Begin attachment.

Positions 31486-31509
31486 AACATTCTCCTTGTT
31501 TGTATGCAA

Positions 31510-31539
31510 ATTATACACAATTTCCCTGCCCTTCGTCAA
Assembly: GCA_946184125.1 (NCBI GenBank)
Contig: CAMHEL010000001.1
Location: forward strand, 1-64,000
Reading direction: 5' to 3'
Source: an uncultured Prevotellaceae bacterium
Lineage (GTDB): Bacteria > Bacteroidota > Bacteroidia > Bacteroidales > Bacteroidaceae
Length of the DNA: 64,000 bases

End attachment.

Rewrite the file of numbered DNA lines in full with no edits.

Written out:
Positions 31486-31509
31486 AACATTCTCCTTGTT
31501 TGTATGCAA

Positions 31510-31539
31510 ATTATACACAATTTCCCTGCCCTTCGTCAA
Assembly: GCA_946184125.1 (NCBI GenBank)
Contig: CAMHEL010000001.1
Location: forward strand, 1-64,000
Reading direction: 5' to 3'
Source: an uncultured Prevotellaceae bacterium
Lineage (GTDB): Bacteria > Bacteroidota > Bacteroidia > Bacteroidales > Bacteroidaceae
Length of the DNA: 64,000 bases